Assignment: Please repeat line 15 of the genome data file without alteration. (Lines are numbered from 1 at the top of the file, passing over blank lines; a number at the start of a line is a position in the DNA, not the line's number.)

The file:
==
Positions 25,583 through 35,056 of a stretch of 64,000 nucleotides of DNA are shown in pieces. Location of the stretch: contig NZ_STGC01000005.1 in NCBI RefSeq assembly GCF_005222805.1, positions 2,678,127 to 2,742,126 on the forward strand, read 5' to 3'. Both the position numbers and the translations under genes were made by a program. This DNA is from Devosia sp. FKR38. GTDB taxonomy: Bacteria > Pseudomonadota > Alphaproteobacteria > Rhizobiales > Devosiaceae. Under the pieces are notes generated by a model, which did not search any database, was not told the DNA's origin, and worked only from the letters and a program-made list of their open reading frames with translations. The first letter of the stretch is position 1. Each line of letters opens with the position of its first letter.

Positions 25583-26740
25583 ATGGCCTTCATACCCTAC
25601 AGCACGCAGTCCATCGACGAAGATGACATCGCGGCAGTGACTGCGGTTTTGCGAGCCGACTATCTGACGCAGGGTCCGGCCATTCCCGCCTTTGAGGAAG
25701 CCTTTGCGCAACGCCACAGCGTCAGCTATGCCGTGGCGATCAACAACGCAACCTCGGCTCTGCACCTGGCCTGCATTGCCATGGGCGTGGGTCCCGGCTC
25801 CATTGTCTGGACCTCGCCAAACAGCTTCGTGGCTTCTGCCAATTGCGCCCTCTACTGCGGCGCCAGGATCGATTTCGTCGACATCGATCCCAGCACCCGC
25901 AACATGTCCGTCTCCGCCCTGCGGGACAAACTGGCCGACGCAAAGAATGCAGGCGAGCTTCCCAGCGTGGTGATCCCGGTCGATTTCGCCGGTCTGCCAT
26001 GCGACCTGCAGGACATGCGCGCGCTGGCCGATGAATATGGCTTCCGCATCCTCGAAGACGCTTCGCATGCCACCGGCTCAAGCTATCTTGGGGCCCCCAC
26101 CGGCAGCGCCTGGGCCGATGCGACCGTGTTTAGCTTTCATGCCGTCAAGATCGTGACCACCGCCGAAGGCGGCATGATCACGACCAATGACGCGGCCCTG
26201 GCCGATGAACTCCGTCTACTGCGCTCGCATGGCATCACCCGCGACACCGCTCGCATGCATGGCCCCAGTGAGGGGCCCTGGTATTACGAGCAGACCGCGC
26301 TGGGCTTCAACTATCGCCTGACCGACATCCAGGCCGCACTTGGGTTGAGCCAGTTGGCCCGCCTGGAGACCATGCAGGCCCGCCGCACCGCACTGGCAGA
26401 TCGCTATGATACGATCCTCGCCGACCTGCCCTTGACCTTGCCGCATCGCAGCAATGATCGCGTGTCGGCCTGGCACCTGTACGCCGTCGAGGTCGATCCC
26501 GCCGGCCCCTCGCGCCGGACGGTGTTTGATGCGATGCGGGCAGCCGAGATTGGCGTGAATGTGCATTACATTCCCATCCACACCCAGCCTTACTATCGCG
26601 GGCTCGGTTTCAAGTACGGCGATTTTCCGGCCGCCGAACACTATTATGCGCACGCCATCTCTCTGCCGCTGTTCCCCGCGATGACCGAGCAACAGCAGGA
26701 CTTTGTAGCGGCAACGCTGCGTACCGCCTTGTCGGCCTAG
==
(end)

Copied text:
26701 CTTTGTAGCGGCAACGCTGCGTACCGCCTTGTCGGCCTAG